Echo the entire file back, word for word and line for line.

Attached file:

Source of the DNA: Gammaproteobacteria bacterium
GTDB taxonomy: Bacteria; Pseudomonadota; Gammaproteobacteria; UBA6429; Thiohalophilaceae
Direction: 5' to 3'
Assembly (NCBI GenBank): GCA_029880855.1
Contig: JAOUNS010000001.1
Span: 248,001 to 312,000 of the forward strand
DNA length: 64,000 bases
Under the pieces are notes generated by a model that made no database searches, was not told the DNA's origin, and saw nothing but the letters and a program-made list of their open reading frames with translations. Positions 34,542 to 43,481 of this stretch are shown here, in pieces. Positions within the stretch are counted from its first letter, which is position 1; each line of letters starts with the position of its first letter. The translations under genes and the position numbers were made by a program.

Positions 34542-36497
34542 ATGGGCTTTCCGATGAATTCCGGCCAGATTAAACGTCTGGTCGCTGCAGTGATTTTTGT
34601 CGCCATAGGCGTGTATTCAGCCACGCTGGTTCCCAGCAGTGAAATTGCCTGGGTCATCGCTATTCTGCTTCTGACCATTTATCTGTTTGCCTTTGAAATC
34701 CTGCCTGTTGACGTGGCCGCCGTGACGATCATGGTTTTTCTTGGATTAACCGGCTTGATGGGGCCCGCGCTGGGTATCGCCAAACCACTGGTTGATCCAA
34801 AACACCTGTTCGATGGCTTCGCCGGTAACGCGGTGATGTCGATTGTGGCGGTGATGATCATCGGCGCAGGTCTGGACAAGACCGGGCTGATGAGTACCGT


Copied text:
Source of the DNA: Gammaproteobacteria bacterium
GTDB taxonomy: Bacteria; Pseudomonadota; Gammaproteobacteria; UBA6429; Thiohalophilaceae
Direction: 5' to 3'
Assembly (NCBI GenBank): GCA_029880855.1
Contig: JAOUNS010000001.1
Span: 248,001 to 312,000 of the forward strand
DNA length: 64,000 bases
Under the pieces are notes generated by a model that made no database searches, was not told the DNA's origin, and saw nothing but the letters and a program-made list of their open reading frames with translations. Positions 34,542 to 43,481 of this stretch are shown here, in pieces. Positions within the stretch are counted from its first letter, which is position 1; each line of letters starts with the position of its first letter. The translations under genes and the position numbers were made by a program.

Positions 34542-36497
34542 ATGGGCTTTCCGATGAATTCCGGCCAGATTAAACGTCTGGTCGCTGCAGTGATTTTTGT
34601 CGCCATAGGCGTGTATTCAGCCACGCTGGTTCCCAGCAGTGAAATTGCCTGGGTCATCGCTATTCTGCTTCTGACCATTTATCTGTTTGCCTTTGAAATC
34701 CTGCCTGTTGACGTGGCCGCCGTGACGATCATGGTTTTTCTTGGATTAACCGGCTTGATGGGGCCCGCGCTGGGTATCGCCAAACCACTGGTTGATCCAA
34801 AACACCTGTTCGATGGCTTCGCCGGTAACGCGGTGATGTCGATTGTGGCGGTGATGATCATCGGCGCAGGTCTGGACAAGACCGGGCTGATGAGTACCGT